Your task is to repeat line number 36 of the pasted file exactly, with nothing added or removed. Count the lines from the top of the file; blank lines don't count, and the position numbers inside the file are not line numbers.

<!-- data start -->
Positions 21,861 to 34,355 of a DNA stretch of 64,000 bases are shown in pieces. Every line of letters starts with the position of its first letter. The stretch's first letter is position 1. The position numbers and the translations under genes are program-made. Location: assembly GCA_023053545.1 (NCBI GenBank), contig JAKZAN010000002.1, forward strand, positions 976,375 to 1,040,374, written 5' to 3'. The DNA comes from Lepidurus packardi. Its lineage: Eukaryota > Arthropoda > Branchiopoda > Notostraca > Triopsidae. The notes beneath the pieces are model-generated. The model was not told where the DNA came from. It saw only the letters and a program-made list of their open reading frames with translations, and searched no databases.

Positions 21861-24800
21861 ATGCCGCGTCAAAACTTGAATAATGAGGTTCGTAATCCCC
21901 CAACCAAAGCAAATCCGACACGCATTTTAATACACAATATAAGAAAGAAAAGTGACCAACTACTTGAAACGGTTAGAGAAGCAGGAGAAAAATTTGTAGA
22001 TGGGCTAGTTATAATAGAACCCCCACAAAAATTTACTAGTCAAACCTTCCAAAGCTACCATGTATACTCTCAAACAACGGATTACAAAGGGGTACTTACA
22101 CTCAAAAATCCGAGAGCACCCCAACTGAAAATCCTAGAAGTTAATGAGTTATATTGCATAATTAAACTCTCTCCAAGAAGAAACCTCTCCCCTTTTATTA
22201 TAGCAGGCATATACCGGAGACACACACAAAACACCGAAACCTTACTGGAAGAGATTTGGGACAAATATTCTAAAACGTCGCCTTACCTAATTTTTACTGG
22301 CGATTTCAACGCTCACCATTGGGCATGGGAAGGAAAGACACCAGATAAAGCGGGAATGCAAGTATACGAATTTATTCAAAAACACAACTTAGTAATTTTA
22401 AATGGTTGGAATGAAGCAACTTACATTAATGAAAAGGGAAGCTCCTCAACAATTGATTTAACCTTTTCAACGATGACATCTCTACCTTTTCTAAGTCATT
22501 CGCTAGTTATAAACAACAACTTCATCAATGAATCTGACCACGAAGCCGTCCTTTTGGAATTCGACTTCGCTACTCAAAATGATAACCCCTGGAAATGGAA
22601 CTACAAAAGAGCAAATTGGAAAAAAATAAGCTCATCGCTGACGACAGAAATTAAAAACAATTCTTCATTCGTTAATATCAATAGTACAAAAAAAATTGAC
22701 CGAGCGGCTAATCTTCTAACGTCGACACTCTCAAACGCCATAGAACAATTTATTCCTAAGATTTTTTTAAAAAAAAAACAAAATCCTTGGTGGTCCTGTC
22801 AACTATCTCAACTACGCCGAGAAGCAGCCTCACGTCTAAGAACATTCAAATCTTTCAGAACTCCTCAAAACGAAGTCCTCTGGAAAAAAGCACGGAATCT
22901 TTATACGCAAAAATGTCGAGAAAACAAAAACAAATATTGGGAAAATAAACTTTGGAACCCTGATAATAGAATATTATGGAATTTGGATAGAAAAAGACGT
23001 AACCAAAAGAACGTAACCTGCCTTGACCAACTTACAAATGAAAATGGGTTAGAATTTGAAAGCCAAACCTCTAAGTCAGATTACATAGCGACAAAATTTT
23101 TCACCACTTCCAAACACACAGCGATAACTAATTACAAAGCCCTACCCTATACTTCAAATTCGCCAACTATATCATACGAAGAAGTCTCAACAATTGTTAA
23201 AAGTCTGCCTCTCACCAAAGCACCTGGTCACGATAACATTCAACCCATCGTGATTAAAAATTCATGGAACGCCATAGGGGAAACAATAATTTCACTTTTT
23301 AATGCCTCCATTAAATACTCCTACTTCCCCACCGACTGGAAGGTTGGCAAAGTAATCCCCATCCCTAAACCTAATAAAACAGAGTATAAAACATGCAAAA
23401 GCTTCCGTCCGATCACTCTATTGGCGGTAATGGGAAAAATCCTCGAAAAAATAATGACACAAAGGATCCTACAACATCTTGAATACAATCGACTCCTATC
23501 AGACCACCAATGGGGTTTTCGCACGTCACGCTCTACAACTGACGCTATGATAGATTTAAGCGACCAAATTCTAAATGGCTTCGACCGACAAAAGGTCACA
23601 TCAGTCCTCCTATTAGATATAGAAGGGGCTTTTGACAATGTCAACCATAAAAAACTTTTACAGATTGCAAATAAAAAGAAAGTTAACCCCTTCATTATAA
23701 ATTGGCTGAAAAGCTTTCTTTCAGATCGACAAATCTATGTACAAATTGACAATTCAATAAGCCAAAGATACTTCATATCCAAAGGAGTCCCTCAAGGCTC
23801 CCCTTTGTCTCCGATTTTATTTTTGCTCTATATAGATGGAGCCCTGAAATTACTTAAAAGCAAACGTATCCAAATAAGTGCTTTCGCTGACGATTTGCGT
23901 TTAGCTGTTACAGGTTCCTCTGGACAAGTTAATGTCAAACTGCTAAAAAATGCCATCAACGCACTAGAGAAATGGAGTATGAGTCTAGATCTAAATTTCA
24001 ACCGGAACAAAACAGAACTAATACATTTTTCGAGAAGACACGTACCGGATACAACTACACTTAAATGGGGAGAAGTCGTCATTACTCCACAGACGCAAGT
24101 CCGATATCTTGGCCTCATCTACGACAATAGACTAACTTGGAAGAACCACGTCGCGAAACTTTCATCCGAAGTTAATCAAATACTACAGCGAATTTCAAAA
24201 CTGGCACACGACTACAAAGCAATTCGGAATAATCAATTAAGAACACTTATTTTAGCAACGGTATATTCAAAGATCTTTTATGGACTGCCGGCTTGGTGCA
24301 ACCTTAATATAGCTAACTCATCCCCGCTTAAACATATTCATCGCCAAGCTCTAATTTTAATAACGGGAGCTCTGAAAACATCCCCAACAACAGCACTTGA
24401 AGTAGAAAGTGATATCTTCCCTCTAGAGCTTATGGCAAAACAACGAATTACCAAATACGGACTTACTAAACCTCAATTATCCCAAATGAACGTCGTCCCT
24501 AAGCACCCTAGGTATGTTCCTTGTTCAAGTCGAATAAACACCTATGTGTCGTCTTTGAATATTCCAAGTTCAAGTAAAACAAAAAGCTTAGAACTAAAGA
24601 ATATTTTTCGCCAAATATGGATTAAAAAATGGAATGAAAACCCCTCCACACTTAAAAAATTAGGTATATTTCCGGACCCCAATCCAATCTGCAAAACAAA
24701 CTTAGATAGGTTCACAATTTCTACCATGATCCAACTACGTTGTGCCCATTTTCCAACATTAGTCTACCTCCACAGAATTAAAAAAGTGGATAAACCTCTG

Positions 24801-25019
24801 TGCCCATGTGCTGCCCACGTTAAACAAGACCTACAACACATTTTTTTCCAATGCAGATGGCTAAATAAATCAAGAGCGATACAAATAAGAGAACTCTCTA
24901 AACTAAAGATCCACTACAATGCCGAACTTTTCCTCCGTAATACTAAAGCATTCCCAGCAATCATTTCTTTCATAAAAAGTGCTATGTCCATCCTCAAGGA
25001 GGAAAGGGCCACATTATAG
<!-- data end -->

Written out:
25001 GGAAAGGGCCACATTATAG